Fund manager Ben Griffiths from Eley Griffiths has said that the share market may not yet have peaked despite the S&P/ASX 200 (Index: ^AXJO) (ASX: XJO) being down 6.5% this month.
In an article for Livewire he pointed out that the US share market fell due to several factors, mainly the US 10-year bond rates increasing up to 3.24% on the back of strong US payroll data.
Mr Griffiths believes the recent correction could be short-lived, saying “The correction unfolding currently should be viewed as corrective within a maturing bull market rather than a topping market reacting to valuation excess and systemic issues.”
He said that his investment firm believes volatility is here to stay in the short-term, but “There is little to dissuade us from our constructive view of equities”.
I like his positive way of thinking. Over the long run most ‘corrections’ don’t usually turn into full-on bear markets. It should be expected that the market will occasionally fall by 5% or so in a month. It will also go up 5% or more in a month as well occasionally.
The ASX 200 may be down over the past month, but over the past two years it’s up 9.2% not including dividends.
That’s the thing with share markets – they have this funny habit of going up over time. Look how far CSL Limited (ASX: CSL) has come over the past 10 years. In another 10 years it’s likely to be a much bigger business.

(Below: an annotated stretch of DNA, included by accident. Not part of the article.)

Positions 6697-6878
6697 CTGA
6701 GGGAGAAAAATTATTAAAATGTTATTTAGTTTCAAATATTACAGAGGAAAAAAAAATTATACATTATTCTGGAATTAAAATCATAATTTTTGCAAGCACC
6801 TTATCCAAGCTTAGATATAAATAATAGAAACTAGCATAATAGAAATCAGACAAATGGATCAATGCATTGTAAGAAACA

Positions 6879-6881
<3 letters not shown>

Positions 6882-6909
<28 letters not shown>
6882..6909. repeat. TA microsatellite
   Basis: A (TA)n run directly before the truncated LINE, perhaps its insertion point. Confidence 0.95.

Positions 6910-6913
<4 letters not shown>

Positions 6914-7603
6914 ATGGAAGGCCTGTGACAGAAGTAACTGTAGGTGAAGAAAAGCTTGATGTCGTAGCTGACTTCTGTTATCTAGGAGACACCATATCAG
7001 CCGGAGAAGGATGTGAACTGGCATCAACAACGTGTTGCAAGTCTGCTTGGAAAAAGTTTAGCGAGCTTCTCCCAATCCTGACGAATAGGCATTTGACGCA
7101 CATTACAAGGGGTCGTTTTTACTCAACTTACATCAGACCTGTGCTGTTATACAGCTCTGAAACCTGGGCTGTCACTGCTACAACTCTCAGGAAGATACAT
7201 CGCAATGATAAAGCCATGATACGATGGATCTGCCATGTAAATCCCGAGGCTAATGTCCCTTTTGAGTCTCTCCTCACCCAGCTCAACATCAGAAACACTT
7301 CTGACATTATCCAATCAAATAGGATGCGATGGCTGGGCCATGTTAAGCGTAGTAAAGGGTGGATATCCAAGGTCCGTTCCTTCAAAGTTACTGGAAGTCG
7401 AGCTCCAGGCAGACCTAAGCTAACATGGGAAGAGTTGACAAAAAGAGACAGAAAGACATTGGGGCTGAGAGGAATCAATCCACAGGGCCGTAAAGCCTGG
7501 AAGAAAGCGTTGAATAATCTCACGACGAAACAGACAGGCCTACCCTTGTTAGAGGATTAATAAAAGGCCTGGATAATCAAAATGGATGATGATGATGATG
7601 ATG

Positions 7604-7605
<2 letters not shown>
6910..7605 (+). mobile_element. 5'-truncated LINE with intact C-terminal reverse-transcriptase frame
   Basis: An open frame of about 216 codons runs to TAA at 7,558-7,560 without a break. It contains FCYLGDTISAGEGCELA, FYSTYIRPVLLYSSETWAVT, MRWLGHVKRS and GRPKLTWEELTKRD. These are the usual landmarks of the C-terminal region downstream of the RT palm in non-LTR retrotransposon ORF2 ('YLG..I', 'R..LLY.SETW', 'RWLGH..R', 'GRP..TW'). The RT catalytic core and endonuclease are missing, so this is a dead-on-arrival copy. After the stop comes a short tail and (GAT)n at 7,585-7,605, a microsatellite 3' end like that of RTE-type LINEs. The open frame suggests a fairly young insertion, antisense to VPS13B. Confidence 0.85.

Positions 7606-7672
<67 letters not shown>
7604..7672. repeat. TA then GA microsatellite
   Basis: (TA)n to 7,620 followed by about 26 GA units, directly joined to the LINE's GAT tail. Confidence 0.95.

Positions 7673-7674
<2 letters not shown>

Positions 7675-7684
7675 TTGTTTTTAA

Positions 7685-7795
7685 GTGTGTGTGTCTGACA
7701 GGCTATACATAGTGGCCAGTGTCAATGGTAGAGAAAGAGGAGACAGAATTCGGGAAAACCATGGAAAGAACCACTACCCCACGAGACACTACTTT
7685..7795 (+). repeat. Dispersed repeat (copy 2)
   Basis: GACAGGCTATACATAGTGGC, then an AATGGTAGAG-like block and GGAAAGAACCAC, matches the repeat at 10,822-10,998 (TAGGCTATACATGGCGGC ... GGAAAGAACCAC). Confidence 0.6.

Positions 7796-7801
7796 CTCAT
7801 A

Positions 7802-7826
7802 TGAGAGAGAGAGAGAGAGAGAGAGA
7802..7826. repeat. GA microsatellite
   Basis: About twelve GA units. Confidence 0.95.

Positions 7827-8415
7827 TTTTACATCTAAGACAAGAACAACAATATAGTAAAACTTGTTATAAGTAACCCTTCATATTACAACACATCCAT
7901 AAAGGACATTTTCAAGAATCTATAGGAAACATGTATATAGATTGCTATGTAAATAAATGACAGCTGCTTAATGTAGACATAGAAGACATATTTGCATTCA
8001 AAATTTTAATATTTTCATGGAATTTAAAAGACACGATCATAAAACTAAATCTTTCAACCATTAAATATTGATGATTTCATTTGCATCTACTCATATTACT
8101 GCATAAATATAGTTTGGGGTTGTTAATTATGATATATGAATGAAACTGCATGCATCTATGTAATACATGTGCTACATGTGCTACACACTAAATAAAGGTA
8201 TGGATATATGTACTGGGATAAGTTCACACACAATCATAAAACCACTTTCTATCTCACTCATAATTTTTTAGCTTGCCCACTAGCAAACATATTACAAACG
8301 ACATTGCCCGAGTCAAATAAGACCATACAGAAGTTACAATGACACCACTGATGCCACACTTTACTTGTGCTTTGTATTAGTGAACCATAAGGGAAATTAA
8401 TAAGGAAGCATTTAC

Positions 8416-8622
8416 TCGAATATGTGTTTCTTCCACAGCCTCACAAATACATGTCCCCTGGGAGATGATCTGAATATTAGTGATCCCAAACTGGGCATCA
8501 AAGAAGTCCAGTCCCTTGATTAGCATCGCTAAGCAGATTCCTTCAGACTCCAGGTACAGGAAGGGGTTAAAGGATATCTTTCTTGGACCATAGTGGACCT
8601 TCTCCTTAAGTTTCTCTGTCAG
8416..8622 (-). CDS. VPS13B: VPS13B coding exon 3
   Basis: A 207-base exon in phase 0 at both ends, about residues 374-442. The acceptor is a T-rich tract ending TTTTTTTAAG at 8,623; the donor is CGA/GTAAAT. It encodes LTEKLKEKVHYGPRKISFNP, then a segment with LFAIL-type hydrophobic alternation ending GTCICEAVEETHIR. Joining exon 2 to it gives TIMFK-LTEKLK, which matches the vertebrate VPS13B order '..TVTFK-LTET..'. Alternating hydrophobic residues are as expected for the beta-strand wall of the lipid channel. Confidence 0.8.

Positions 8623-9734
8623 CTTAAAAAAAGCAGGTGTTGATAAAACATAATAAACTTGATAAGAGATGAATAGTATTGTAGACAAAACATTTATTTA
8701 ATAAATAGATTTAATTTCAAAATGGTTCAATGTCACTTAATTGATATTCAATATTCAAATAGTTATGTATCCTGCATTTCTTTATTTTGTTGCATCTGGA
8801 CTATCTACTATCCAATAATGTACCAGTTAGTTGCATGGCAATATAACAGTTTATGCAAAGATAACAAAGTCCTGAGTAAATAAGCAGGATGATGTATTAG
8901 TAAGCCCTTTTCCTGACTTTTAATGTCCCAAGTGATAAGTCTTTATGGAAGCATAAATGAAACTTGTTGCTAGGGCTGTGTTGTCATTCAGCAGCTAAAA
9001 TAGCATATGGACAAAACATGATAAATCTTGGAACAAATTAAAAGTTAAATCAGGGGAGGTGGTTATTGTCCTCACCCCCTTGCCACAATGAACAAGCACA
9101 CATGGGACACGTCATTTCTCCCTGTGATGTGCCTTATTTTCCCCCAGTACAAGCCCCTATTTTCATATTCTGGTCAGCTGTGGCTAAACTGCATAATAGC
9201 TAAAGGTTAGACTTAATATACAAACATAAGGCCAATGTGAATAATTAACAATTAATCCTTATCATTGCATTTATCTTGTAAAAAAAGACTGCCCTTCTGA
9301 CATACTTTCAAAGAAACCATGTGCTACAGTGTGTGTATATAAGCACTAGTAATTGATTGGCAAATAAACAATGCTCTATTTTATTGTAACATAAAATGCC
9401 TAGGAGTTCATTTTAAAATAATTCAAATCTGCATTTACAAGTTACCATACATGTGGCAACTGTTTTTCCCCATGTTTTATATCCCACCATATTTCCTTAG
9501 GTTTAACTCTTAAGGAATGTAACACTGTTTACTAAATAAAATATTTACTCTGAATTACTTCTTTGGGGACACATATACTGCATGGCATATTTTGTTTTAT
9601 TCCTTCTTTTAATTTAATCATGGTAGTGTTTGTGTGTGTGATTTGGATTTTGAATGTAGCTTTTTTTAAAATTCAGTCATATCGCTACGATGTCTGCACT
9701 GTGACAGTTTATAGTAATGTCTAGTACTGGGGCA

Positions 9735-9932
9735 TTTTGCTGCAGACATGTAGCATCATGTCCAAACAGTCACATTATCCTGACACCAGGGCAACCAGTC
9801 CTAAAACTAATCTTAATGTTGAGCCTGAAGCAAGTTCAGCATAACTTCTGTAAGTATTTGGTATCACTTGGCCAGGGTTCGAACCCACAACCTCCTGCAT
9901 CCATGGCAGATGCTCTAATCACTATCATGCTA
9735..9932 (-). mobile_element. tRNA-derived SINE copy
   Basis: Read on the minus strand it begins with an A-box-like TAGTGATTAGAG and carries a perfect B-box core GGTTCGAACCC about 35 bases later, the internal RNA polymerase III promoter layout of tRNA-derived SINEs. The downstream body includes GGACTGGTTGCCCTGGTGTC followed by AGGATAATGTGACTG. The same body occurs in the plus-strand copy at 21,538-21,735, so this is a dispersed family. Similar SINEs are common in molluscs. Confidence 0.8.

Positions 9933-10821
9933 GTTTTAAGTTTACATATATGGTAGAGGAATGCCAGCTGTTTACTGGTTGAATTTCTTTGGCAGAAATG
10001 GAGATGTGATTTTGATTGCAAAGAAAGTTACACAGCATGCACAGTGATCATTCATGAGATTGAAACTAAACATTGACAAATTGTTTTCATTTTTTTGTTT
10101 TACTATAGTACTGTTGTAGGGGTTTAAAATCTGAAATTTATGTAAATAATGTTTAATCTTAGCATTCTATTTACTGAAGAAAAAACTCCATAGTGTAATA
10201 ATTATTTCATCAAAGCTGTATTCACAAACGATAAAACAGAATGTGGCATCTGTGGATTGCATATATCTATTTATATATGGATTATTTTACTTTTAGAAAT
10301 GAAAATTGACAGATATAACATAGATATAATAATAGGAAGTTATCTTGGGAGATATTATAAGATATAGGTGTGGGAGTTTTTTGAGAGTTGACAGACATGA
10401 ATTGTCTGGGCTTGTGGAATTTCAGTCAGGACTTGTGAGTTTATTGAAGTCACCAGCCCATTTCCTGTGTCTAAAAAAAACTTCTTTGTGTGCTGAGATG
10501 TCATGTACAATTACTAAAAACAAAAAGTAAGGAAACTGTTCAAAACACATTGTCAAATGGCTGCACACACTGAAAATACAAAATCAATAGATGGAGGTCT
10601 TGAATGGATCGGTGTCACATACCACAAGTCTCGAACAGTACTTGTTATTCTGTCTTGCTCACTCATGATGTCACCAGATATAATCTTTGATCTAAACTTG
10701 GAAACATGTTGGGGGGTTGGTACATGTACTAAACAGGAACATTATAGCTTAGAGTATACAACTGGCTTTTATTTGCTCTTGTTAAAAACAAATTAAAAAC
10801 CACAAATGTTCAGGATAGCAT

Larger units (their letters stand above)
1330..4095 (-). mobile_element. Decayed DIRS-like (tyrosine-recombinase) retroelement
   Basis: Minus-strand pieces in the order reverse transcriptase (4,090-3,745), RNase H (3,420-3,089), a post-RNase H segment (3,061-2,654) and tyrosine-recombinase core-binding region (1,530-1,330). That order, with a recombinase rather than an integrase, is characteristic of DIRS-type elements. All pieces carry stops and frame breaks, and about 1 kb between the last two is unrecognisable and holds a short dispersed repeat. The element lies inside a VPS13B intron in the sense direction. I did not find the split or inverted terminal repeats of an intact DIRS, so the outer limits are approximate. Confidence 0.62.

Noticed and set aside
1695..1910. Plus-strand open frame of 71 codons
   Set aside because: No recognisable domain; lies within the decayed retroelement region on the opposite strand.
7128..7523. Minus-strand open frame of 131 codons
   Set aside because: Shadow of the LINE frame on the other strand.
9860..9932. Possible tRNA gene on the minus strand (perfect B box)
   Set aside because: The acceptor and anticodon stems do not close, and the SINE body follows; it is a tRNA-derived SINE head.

Investment bank Macquarie Group Ltd (ASX: MQG) is another that you would expect is going to be significantly bigger in a decade from now.
Whilst it’s hard to say if one particular country or region will be growing strongly in a decade from now I believe the global share market, which we can access through Vanguard MSCI Index International Shares ETF (ASX: VGS), will be materially higher – even with higher interest rates.
We just have to be patient and remain invested in quality businesses.
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Motley Fool contributor Tristan Harrison has no position in any of the stocks mentioned. The Motley Fool Australia has recommended Vanguard MSCI Index International Shares ETF. We Fools may not all hold the same opinions, but we all believe that considering a diverse range of insights makes us better investors. The Motley Fool has a disclosure policy. This article contains general investment advice only (under AFSL 400691). Authorised by Scott Phillips.